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Qantas staff told to avoid ‘gender inappropriate’ terms like ‘wife’ and ‘husband’

QANTAS has been accused of “overstepping the mark” after telling staff to avoid “gender inappropriate” terms such as husband, wife, mum and dad.

An information package was sent out to airline employees by People and Culture group executive Lesley Grant ahead of the company’s Spirit of Inclusion month, according to The Daily Telegraph.

In the booklet, staff are advised to stop using certain words that people may take offence to, particularly those in the LGBTI community.

“Always using the terms ‘husband­’ and ‘wife’ can reinforce the idea that people are always in heterosexual relationships,” the information pack reads.

“In the same way, always referring to ‘mum and dad’ can make many families feel excluded — both same-sex couples and single-parent families.”

Instead, staff are encouraged to use the phrases “partner”, “spouse” and “parents” so as not to discriminate against LGBTI families.

Former prime minister Tony Abbott told 2GB that it was “political correctness that’s gone way over the top”.

“Frankly if companies like Qantas want to give their customers a better deal, they can scrap all these inclusion units, just scrap them, save the money because it’s just rubbish this idea that we need a corporate thought police,” Mr Abbott said.

“I mean really and truly it is a complete, absolute and utter waste of money.

“I’ve been on hundreds of Qantas flights over many, many years now. Qantas staff are very good people. They are decent, sensitive people, they’ve got to deal with just about every possible type of person, and they don’t need this kind of nonsense, they really don’t.

“It’s an insult to them, quite apart from a great waste of money, but I’m afraid these are the very weird and strange times in which we live.”

The leaked Qantas document.

The leaked Qantas document.Source:Supplied

The document outlines words not to say.


The document outlines words not to say.Source:Supplied

Other terms the pack says to avoid include “guys”, “love”, “honey” and “darling”, stating that even though they are often used as a form of endearment they can often cause offence.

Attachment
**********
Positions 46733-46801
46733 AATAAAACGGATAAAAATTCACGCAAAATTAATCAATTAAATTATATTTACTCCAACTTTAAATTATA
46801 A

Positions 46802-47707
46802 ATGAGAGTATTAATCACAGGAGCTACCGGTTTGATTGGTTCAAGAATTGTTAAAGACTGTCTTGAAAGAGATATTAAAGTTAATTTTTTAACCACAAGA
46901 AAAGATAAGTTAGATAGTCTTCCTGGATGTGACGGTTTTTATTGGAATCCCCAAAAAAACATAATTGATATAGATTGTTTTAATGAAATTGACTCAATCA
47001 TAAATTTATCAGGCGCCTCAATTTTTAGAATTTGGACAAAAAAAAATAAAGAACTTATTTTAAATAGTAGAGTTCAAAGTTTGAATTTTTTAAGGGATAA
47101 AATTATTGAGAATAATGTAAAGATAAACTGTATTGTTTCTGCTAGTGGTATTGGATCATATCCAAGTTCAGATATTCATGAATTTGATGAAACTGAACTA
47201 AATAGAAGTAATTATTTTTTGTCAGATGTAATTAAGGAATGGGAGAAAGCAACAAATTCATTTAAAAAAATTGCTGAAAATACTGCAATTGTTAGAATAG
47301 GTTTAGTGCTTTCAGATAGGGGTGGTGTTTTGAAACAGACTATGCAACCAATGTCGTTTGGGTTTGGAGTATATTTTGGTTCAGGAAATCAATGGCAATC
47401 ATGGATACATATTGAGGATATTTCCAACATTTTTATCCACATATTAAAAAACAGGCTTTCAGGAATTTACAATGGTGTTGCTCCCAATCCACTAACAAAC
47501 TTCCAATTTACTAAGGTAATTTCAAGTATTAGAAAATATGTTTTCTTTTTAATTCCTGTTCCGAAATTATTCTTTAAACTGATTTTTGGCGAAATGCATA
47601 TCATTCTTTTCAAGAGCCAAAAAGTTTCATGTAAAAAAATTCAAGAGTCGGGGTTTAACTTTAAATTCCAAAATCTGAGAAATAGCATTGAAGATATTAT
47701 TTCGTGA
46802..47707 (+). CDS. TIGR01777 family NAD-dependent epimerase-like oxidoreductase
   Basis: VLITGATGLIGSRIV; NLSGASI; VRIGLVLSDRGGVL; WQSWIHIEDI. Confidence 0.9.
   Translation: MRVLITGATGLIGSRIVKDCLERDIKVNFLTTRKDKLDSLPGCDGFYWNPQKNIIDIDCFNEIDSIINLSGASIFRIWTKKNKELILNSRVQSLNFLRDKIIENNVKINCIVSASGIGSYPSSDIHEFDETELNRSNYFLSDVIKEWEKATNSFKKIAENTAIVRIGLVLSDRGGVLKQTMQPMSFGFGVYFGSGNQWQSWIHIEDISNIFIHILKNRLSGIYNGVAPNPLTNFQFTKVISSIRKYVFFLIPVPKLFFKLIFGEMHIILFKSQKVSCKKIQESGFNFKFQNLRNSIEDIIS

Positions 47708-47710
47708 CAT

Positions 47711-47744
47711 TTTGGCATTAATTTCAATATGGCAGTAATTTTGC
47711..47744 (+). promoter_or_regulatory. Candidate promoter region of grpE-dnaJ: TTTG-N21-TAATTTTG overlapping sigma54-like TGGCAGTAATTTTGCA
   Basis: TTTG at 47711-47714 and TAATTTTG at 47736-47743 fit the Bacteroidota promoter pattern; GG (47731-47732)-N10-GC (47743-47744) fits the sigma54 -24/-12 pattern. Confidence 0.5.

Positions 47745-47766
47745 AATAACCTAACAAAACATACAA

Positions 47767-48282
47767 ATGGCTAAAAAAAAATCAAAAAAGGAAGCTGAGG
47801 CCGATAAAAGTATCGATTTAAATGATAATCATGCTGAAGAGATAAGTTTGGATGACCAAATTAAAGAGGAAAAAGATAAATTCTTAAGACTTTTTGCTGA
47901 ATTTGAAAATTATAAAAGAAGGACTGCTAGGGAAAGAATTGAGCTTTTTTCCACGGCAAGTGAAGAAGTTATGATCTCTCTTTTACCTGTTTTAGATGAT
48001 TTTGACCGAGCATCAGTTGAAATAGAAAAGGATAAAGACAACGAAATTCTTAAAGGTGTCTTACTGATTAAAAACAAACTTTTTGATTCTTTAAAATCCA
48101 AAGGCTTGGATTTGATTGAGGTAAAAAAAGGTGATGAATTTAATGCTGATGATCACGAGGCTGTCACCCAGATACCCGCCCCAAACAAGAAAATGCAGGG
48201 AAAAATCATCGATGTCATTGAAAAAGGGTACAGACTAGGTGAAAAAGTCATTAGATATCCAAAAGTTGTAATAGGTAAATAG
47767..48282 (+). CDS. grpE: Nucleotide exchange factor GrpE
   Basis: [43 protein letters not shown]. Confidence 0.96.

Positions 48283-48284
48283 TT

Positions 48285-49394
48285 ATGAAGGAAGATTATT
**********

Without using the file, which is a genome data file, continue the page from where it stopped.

“Language can make groups of people invisible. For example, the use of the term chairman can reinforce the idea that leaders are always men,” the document states.

Employees were also told to “minimise manteruptions”, which refers to men interrupting while women are speaking.

“Research shows that in many situations, including the workplace, men interrupt and speak over women, while the reverse rarely happens,” the pack reads.

The pack even tells staff what stance they should take on controversial parts of Australian history, advising them to “recognise reality” that “Australia was not settled peacefully”.

Describing the arrival of Europeans as a ‘settlement’ is a view of Australian history from the perspective of England rather than Australia,” it says.

“Instead of settlement, try ‘colonisation’, ‘occupation’ or ‘invasion’.”

In a note to staff, Ms Grant says she wants to foster an environment where “everyone feels comfortable” and to uphold Qantas’ history of “support of indigenous issues, gender parity in business and marriage equality”.

People have taken to social media to voice their disagreement with the Australian airline’s list of “inappropriate” words.

The material was devised by the Diversity Council of Australia and similar information is provided to many of the council’s 450 member organisation.

In a statement, the Diversity Council of Australia said it was “not telling people what they can and can’t say”.

“We are simply asking people to put themselves in someone else’s shoes and look at what they say from another perspective – and be open to changing what they have always thought is ‘normal’, respectful and appropriate to say,” the statement says.

A Qantas spokeswoman told “We want Qantas to be an inclusive workplace and we shared some factsheets created by the Diversity Council of Australia with some suggestions on more inclusive language, particularly on gender, age and LGBTI issues.”

Many have shamed the airline for getting involved in social issues, claiming they should be focusing on running a business instead.

“@Qantas are over stepping the mark. If I wish to refer to my ‘partner’ as hubby i bloody well will! As a corp entity you shouldn’t be social engineering. If you stick to your core business, you might afford paying tax,” one Twitter user wrote.

“The problem is that you are offending me. Far better if you concentrate on running the airline than delving in social issues as ex employee & shareholder you are not paid for personal views,” another said.

Others said that the advise was offensive to heterosexual couples and families.

“Qantas asks staff to use gender appropriate terms. This is pure discrimination against male and female couples how dare the decide what I or others prefer to be called”

The term “manteruptions” was also a point of contention for a lot of people, with many claiming the phrase is sexist.

“How sexist is #Qantas you offended me with your manteruption you are taking political correctness way to far,” one wrote.

“Female here who interrupts (contributes to!) most conversations. So it’s not just the men,” another said.

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